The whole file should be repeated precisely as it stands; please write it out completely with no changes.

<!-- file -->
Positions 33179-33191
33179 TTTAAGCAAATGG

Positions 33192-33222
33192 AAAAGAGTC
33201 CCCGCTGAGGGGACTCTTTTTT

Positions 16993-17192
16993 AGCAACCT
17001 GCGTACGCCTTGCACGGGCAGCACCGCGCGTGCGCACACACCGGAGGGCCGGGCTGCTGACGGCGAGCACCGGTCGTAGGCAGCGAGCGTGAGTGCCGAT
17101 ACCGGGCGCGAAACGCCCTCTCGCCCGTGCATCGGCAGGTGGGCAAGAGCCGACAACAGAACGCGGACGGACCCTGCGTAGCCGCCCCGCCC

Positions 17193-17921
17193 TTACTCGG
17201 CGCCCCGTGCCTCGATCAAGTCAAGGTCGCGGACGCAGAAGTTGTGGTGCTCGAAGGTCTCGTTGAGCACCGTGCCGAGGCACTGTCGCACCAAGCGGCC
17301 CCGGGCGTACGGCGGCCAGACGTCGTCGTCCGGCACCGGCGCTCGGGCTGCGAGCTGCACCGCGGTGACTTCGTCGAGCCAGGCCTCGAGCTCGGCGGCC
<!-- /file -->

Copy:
Positions 33179-33191
33179 TTTAAGCAAATGG

Positions 33192-33222
33192 AAAAGAGTC
33201 CCCGCTGAGGGGACTCTTTTTT

Positions 16993-17192
16993 AGCAACCT
17001 GCGTACGCCTTGCACGGGCAGCACCGCGCGTGCGCACACACCGGAGGGCCGGGCTGCTGACGGCGAGCACCGGTCGTAGGCAGCGAGCGTGAGTGCCGAT
17101 ACCGGGCGCGAAACGCCCTCTCGCCCGTGCATCGGCAGGTGGGCAAGAGCCGACAACAGAACGCGGACGGACCCTGCGTAGCCGCCCCGCCC

Positions 17193-17921
17193 TTACTCGG
17201 CGCCCCGTGCCTCGATCAAGTCAAGGTCGCGGACGCAGAAGTTGTGGTGCTCGAAGGTCTCGTTGAGCACCGTGCCGAGGCACTGTCGCACCAAGCGGCC
17301 CCGGGCGTACGGCGGCCAGACGTCGTCGTCCGGCACCGGCGCTCGGGCTGCGAGCTGCACCGCGGTGACTTCGTCGAGCCAGGCCTCGAGCTCGGCGGCC